We’re so pleased to have author Charlie Cochrane with us today to celebrate the re-release of the Cambridge Fellows Mysteries series. Charlie’s put together an interview to give us a bit of background on the series, so enjoy. Welcome, Charlie!
You must have been saddened at the demise of Samhain. How exciting is it to have the Cambridge Fellows book coming out again?
Excited is an understatement, I think. Not just for me, I hope – I’ve had lots of readers nagging me about when the first 8 books would be available. It’s such a pleasure that they’re rolling out from Endeavour – a British publisher, to boot! – over the winter.
Which ones are available?
Book 1, Lessons in Love, is now out in both e-book and paperback. Lessons in Desire is out in e-book, and book 3 is at cover art stage. (It’s very hard to keep up!)
Of course, books 9-12 have always been available through Riptide, and I have a self published novella in the series.
That all sounds exhausting!
Just a little.
With all those books, is it hard for you to develop/keep track of your characters?
In the first case, not usually. Only if I try to force a story to happen. If I can give my characters free rein, then it works well; they develop and their story develops around them. The second is more of a challenge because there’s more to juggle. I have to be true to the external timeframe (they can’t use something which hasn’t been invented, for example) and to the internal one (people can’t know something they only find out in a later book). There’s also emotional development to consider. My two leads are not the same people post war as pre war.
What’s your writing routine.
It varies. I like to log on and check all my e-mails first before I get down to scribbling or else I can feel them nagging me. Then I just need to start to write. If I get blocked, I find writing anything – notes in a notepad, fanfic, drabbles, gobbledegook – gets the words flowing again, as though I need to connect brain and fingers again.
If you could change one thing about the way you write, what would it be?
I’d write more prolifically. I do about 500 words on a good day, when other writers do thousands. 🙁 Still. I console myself with the thought that’s they’re usually 500 pretty useable words. Usually…
What is your favorite part of writing?
My favourite part is starting a new story. I’m character driven, so I start with a person and as I write I discover what he or she is like. The plot flows from that process, so it’s like reading a story as well as writing it. (I wonder if that makes any sense outside of my head?) If I can flip the question, my least favourite part is writing sex scenes, which I do sentence by sentence over several days. Unless I can find an amusing hook to put build them round, in which case they flow as well as the other stuff does. But that’s the exception rather than the norm.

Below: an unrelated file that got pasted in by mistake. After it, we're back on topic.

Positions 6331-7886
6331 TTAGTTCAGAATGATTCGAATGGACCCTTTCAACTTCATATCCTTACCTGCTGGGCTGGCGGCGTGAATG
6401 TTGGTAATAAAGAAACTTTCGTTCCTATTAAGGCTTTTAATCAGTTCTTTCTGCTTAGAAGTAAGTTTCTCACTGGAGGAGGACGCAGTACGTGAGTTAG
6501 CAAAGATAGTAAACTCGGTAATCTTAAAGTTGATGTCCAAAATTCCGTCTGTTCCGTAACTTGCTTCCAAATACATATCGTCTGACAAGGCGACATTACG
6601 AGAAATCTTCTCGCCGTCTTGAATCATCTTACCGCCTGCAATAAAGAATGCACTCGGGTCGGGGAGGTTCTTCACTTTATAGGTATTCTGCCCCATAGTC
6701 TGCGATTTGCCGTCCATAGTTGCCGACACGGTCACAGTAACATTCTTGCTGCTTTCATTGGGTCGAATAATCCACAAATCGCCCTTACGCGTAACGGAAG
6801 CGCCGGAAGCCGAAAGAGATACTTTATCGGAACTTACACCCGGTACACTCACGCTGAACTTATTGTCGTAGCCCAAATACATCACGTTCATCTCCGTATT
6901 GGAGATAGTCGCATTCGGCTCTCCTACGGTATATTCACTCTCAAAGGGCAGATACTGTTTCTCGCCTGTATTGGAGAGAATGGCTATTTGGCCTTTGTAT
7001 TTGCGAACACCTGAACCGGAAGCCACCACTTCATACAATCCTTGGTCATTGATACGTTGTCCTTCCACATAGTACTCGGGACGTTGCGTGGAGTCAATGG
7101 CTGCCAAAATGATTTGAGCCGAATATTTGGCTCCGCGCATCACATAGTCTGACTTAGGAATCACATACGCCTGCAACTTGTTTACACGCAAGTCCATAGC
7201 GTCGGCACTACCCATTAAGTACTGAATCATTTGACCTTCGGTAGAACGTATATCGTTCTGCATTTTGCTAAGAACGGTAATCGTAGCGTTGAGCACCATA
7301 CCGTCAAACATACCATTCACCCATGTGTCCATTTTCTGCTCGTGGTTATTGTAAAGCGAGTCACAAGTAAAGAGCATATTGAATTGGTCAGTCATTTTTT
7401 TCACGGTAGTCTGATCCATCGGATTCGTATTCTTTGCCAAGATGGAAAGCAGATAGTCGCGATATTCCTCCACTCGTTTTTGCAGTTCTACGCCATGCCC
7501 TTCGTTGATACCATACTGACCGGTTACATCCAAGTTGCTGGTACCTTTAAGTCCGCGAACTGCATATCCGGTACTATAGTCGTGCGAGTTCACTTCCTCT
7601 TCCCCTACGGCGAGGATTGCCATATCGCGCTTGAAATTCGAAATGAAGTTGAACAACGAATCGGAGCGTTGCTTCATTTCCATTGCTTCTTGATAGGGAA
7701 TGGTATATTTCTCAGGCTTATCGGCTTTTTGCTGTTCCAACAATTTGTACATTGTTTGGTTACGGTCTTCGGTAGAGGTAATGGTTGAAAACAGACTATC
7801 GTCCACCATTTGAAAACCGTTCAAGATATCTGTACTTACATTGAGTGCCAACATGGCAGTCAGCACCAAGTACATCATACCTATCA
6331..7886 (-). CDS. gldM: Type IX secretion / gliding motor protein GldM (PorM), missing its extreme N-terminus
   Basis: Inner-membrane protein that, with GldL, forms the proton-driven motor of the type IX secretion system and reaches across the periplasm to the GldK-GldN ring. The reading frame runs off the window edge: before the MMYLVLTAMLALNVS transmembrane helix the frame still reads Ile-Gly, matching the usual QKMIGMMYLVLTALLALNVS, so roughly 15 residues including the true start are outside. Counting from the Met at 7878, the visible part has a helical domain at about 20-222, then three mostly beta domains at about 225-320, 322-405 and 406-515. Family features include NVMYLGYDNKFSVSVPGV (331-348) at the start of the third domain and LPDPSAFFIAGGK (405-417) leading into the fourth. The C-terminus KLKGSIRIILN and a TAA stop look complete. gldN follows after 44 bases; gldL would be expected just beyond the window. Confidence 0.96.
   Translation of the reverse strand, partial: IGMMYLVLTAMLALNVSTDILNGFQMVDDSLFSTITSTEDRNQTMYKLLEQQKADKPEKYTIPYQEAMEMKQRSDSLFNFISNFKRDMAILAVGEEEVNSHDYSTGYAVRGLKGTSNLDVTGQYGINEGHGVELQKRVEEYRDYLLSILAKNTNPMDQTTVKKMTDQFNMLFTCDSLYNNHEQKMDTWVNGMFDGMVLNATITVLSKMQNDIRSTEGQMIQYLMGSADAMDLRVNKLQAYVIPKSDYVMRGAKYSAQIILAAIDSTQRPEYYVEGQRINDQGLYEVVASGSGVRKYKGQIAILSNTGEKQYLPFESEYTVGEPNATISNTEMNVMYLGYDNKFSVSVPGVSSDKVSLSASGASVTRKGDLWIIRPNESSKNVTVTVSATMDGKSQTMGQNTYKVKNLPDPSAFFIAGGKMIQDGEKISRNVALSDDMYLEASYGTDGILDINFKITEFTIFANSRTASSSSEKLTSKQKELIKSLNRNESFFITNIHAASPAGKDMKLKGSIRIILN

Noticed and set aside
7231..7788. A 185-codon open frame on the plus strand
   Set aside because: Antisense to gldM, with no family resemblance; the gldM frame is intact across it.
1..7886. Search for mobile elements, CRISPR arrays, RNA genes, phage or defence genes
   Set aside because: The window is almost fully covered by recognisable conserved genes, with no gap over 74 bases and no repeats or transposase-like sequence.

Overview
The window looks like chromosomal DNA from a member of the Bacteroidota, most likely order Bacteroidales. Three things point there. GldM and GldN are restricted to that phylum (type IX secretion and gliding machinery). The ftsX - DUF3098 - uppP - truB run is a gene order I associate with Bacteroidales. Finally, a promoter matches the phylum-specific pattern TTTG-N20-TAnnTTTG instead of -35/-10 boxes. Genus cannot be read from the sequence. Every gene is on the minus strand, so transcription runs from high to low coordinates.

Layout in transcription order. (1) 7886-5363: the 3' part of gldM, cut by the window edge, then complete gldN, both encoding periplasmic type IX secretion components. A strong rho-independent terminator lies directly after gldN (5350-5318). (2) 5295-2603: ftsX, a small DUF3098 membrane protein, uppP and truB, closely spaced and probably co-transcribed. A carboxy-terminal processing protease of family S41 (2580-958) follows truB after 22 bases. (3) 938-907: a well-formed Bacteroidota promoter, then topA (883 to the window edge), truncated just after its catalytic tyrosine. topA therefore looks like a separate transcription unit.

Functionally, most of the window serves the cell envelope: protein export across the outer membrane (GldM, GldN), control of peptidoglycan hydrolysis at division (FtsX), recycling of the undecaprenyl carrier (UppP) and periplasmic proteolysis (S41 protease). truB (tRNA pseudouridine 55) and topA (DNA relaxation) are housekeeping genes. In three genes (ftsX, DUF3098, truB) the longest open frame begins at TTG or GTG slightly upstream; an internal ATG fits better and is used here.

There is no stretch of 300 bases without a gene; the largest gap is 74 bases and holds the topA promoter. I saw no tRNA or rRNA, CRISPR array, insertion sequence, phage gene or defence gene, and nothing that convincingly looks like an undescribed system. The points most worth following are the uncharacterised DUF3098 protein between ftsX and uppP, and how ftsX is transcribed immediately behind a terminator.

Would you describe yourself as well organized?
Oh yes. It’s the only way I can keep all the balls I juggle in the air. Lists, calendars, diaries, labelling e-mails – everything to make life easier and not let anything slip through the cracks!
Book: Lessons in Desire (Book 2, Cambridge Fellows Mysteries)
“Lessons in Desire is the second book in the gripping Cambridge Fellows series by Charlie Cochrane. Set in Edwardian England, it explores engrossing mysteries and heartfelt gay romances, all set in the historical walls of Cambridge University.”
About the Author
Because Charlie Cochrane couldn’t be trusted to do any of her jobs of choice—like managing a rugby team—she writes. Her mystery novels include the Edwardian era Cambridge Fellows series, and the contemporary Lindenshaw Mysteries. Multi-published, she has titles with Carina, Riptide, Lethe and Bold Strokes, among others.
A member of the Romantic Novelists’ Association, Mystery People and International Thriller Writers Inc, Charlie regularly appears at literary festivals and at reader and author conferences with The Deadly Dames.